You remember Paul Reiser. His affectionate dissection of married life on the sitcom Mad About You made us laugh at the foibles of newlyweds in the '90s. These days, the television icon is on to something else — parenting boys, 11 and 15, at age 54. And writing about it.
Recently Reiser talked to us about the joys of being a bad disciplinarian, his first taste of an empty nest, and why he won't be sporting a new baby on a magazine cover like so many other midlife Hollywood celebrities.
See also: Excerpt from Familyhood.
Q. What do you enjoy most, writing about fatherhood?
A. It's amazing that out of all the things in life, you don't get a practice round as a parent. No one says, "Well, this is the first kid, so we won't count this one." I've discovered there's a sort of a universal dread that we all fear at various times: That we are, perhaps, the worst parents in the world. Writing this book, it was comforting to realize we all feel that way. If you're doing it right, you don't avoid those periodic feelings of insecurity or panic.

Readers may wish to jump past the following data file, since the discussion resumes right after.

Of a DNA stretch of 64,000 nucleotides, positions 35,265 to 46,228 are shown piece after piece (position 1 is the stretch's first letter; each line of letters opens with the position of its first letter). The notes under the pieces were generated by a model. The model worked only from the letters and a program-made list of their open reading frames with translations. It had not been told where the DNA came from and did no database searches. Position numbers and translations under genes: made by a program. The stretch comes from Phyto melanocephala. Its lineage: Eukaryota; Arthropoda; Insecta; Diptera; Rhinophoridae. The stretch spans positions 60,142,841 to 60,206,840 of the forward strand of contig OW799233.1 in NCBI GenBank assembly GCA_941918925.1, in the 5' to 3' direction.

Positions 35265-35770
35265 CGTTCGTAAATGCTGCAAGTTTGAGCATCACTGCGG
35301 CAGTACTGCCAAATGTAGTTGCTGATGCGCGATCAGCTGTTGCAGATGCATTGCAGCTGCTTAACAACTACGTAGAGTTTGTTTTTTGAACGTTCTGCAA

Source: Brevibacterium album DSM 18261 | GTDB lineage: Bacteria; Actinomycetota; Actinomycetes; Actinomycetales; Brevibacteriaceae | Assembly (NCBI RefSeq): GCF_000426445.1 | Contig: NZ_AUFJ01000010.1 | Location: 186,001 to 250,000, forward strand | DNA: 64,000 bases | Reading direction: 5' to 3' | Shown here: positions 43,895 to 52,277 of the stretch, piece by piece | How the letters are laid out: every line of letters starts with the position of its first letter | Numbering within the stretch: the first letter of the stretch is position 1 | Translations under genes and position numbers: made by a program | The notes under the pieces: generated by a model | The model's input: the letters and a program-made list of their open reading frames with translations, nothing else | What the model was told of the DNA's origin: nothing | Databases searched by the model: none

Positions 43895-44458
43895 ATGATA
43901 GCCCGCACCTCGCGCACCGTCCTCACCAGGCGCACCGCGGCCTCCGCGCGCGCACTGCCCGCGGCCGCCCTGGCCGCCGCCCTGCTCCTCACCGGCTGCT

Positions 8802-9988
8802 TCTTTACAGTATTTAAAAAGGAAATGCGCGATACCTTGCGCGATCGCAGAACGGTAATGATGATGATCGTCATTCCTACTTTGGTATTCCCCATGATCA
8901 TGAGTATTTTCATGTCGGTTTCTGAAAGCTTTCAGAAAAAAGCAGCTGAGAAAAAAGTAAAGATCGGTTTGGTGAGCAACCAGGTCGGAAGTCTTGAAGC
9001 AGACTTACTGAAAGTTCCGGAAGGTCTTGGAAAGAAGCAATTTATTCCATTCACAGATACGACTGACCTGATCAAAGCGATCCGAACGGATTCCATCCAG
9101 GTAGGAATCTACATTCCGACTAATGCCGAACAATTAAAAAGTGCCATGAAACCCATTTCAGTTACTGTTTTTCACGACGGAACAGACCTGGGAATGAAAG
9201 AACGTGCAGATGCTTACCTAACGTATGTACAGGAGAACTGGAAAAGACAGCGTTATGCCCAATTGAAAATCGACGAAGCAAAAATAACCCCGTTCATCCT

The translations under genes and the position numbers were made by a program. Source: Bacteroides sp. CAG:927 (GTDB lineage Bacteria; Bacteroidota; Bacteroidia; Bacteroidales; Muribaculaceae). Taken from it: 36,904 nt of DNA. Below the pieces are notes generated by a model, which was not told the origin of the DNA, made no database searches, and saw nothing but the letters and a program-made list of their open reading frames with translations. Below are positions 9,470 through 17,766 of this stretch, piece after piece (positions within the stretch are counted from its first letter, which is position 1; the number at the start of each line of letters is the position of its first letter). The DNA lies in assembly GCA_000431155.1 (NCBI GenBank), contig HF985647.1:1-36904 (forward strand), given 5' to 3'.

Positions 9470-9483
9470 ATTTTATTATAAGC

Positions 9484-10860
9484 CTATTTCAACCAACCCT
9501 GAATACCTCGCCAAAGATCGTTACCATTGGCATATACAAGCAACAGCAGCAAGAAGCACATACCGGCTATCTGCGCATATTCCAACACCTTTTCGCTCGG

Q. You write that you model some of your parenting style after your father.
A. One of the wisest things my dad ever said to me was when I screwed up on something as a kid. He said, "Listen, that's your job to try and get away with stuff and my job to try and catch you." And it was such a revelation, that he understood that.
Q. That it's a game?
A. Yes, and now I don't think I'm a great disciplinarian because secretly I'm rooting for my boys to win. When I lay down a rule and I see my kids cleverly dodge it or argue their way past it, I know I'm supposed to push back. But secretly I'm going, "Good for you! Well argued, you made your case, and I pity the next guy you go up against."
Q. And does your wife applaud their efforts too?
A. We're usually on the same page. We tell the boys they cannot drive a wedge between us, they can't play us one off the other, but they both do. One will come over to me and say, "Look, Mom thinks it's a bad idea that we watch this movie but we think you know we'd like to watch it, and you're a better parent." I know what he's doing but I kinda like being the better parent, so I can't go against that.
Q. You have the added concern of balancing your public life and private life. How do you do that while writing about your family?
A. It's interesting, I am a very private person and yet I make my mark by talking about personal stuff. The material is never meant to be literally autobiographical but it is certainly generated from my own life. So if you're reading this, it is not a story of my life but hopefully the story of many of us.